Tuesday, March 1, 2011


Cell selection/resection enables a correct network topology acquisition and guides the handover process in selecting the best target BS.

1:  Neighbor Advertisement from Serving Base Station

Each BS in the network should broadcast information describing the network topology via MOB_NBR-ADV messages. As stated earlier, these messages carry channel information for neighboring BSs normally provided by each BS’s own DCD/UCD messages. The serving BS may obtain such neighbors-related information over the backbone before broadcasting it to the managed MSs. Thanks to MOB_NBR-ADV messages, MSs are able to synchronize with the neighboring BSs without being obliged to monitor transmission for individual DCD/UCD broadcasts. The standard specifications fix the maximum period of sending the MOB_NBR-ADV message to 1 s so that an MS moving at high speed through the coverage area of each BS may get the message and perform handoff. It is valuable to note that the period of sending the MOB_NBR-ADV message determines the maximum speed, with which an MS is allowed to move through the network; therefore, it must be carefully chosen. Optimizing the handoff process requires a selection of the most suitable target BS that fits mobility path and application needs. To achieve that goal, MSs have to scan multiple channels to discover neighboring BSs and then select the best target. That selection may be based on different parameters such as the measured signal strength, the packet delay, the error ratio, the throughput, and the security level . Cell reselection is achieved when the MS scans and/or associates with more than one BS to evaluate their suitability as handover target. The MS may integrate information obtained from a MOB_NBR_ADV message to give insight into available neighboring BSs for cell reselection. Note that the serving BS may allocate scanning intervals or sleep intervals for the cell reselection activity. However, such activity does not require terminating the ongoing connection with the serving BS.

2:  Periodic Intervals for Scanning Neighbor

Usually, the serving BS allocates time intervals known as scanning intervals to the MSs. Unfortunately, channel scanning can be a relatively time-consuming activity; therefore, MSs should process it and obtain the neighboring BSs list before performing handoff. The duration and frequency of scanning should be carefully determined to interleave scanning period and normal operations without affecting the network performances and the provided QoS. It is clear that a long scanning period increases the packets jitter and the end-to-end delay while imposing large buffer sizes.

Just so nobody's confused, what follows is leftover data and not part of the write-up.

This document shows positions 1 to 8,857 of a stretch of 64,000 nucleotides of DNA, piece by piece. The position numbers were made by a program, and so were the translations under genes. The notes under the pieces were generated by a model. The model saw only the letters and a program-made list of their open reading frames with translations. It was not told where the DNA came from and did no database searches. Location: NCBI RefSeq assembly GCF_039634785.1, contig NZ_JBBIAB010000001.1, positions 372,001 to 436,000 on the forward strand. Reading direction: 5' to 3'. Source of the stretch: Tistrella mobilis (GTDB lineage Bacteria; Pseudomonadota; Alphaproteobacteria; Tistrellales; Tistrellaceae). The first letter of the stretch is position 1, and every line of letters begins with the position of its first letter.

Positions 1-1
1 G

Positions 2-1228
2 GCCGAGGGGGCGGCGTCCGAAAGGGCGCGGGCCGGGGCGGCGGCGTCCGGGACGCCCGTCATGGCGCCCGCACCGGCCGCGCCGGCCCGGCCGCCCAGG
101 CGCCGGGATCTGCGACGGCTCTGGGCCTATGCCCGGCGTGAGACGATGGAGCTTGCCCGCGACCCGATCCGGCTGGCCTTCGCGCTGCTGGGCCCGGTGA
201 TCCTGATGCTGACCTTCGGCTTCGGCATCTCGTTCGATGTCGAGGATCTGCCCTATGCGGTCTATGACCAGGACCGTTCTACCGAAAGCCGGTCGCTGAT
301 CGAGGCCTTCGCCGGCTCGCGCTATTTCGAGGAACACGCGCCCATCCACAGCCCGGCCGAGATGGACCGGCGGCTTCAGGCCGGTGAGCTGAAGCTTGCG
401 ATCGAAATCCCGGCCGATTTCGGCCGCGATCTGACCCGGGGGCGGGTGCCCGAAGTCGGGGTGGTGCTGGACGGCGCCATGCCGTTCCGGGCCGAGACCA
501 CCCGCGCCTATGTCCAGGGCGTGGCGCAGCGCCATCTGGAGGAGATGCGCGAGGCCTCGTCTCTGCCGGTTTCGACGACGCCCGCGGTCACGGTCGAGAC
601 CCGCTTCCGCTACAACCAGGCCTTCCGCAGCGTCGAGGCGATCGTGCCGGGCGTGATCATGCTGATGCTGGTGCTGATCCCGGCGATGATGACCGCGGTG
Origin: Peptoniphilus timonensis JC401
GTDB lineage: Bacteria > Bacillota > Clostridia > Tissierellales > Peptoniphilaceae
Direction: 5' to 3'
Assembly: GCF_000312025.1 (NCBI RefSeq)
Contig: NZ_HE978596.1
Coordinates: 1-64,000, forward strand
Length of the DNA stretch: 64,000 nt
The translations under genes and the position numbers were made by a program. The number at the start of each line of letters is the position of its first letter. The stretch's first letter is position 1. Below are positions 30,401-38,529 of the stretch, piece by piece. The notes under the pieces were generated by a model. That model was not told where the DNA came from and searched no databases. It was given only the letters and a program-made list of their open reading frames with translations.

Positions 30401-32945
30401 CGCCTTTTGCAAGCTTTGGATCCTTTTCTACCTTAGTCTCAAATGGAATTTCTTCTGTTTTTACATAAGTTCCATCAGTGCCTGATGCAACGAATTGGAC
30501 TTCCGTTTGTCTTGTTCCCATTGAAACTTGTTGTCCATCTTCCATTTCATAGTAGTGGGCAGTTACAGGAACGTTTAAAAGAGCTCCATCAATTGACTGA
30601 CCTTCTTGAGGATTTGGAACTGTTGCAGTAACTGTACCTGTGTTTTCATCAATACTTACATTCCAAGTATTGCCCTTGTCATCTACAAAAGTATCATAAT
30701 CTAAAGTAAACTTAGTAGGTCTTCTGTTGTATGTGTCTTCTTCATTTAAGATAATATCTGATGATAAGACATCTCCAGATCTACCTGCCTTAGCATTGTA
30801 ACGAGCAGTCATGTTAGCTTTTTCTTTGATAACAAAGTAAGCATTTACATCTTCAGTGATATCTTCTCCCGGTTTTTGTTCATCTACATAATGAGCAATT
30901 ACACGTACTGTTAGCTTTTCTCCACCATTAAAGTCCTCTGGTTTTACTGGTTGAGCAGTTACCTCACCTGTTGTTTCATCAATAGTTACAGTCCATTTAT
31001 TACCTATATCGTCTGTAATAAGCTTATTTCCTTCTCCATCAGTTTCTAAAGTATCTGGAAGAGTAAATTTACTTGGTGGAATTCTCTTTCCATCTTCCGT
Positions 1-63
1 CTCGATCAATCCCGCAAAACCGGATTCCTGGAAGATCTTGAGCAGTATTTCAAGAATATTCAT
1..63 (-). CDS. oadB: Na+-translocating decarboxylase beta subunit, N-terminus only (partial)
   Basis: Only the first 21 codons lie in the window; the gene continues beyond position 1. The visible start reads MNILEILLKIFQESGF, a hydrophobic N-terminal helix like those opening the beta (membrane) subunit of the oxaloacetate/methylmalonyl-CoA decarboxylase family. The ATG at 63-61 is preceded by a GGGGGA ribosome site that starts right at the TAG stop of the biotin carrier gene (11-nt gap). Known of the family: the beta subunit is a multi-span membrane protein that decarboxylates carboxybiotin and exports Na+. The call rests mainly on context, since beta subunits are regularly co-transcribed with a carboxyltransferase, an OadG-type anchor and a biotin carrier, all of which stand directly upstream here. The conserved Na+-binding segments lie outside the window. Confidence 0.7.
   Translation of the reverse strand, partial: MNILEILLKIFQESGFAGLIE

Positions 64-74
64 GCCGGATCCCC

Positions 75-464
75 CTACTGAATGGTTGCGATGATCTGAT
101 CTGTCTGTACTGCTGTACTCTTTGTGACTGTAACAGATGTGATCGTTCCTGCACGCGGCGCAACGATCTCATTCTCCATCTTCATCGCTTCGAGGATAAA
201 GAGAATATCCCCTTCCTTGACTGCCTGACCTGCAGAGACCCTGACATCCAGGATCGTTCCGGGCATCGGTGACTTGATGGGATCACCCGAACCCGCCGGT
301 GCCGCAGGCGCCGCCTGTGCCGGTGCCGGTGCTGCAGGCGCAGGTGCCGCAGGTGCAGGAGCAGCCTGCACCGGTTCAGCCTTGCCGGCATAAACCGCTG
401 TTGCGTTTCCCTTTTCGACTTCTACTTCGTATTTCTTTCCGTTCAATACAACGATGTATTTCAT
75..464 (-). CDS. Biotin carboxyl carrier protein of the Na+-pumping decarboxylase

Contrarily, a short scanning period requires multiple iterations and increases the overall scanning duration. The scanning procedure depicted in Figure 1 begins when an MS sends a MOB-SCN_REQ message to its serving BS to request the allocation of a group of scanning intervals while indicating the estimated duration of time required for the scan. The serving BS replies by a MOB-SCN_RSP message denying the request or stating the scanning interval duration that should be at least as long as requested by the MS. If no MOB-SCN_RSP message is received within a timer, the MS may retransmit the MOB-SCN_REQ message. The serving BS may also send an unsolicited MOB-SCN_RSP message with a value of zero associated with the scan duration to trigger the MS to report scanning result. 

Upon the receipt of a positive MOB-SCN_RSP message, the MS may begin scanning for one or more BSs during the time interval stated in that message. The MS may attempt to synchronize with the DL transmission of the scanned BS and estimate the quality of the PHY channel. IEEE 802.16e specifies a default scanning strategy requiring that each MS keeps a nonvolatile storage where it saves the last set of operational parameters. When the MS intends to acquire a DL channel, it should use its stored information. 

However, if that MS fails to obtain the DL channel, it will continuously scan the possible channels of the DL frequencies until it finds a DL signal. IEEE 802.16e specifications support temporarily suspending the communication between the BS and the MS during the scanning period. The exchange of MOB-SCN_REQ and MOB-SCN_RSP messages enables each entity to buffer packets while the normal communication is temporarily suspended. An MS may end scanning and return to the normal operation mode anytime during any scanning interval; this is achieved by sending a MAC PDU message such as a bandwidth request to the target BS. At the end of scanning, the MS should report the scan status to its serving BS via a MOB-SCN_REP message.

Figure 1: IEEE 802.16e scanning operation.

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